There are however, certain limitations, which restrains from the research being a complete empirical study. Firstly, the sample chosen is from one geographical community in Canada. Secondly, the industries chosen does not cover certain important sectors like fashion and hotel industry, which needs to maintain their CSR activities too. Yet, it might be noted that the main sectors, which are highly accountable to the social values, are taken into consideration. Thirdly, the sample size chosen is 16 people from positions of leadership only. A general view of the employees and executives should have been collected in order to judge the awareness towards CSR even at the base level in the industries. Rules and policies are easily formulated but the implementation is brought about through proper level of awareness and responsibility. The empirical study conducted here simply points out a region specific case study involving some managers from certain chosen sectors. Fourthly it may be noted that the interviews were perhaps not conducted in a systematic manner with the same set of questions asked to each respondent. Rather different respondents seem to give opinions from various angles and the reader has little idea about what questions were asked. Fifthly, a chance of bias arises owing to the purposive sampling method. The researchers seem to have obtained a sample in order to prove their predetermined notion.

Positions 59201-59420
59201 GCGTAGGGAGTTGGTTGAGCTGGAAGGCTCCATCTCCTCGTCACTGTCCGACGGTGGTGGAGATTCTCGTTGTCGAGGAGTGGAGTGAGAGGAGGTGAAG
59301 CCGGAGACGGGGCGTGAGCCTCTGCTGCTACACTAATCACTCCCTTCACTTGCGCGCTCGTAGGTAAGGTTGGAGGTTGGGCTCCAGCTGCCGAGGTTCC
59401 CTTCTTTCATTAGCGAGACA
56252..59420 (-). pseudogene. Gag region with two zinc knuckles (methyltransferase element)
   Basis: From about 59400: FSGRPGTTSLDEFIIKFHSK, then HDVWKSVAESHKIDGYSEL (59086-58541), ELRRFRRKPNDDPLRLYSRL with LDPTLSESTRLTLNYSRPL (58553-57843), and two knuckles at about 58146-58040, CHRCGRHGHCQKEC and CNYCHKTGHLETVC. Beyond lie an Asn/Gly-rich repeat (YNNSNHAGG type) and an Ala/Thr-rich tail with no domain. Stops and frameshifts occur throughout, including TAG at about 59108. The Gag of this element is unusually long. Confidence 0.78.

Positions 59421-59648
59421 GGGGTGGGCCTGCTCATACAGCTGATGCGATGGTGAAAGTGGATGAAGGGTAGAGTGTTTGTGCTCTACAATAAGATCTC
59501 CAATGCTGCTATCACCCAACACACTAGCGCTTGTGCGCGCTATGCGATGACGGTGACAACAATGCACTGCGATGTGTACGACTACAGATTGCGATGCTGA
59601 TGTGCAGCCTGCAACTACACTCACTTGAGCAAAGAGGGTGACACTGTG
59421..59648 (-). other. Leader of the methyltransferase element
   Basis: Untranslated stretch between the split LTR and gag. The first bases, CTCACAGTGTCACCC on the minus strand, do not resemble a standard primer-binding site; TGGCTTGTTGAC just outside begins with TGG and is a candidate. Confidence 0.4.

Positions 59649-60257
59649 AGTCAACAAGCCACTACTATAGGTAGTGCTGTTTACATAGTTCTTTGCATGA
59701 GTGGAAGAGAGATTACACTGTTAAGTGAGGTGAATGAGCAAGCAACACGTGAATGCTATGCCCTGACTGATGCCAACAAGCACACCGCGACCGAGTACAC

My experience in Saudi Arabia shows that the country’s domestic businesses are not concerned or affected by the global standards of CSR management. Rather they give most stress on the local society and look into their interests first. The company where I worked did provide goods at low cost/ discounts to the local buyers and absorbed local people as their employees especially for the low skilled positions. Saudi Arabia has thus escaped the influence of international standards of CSR, which might not be feasible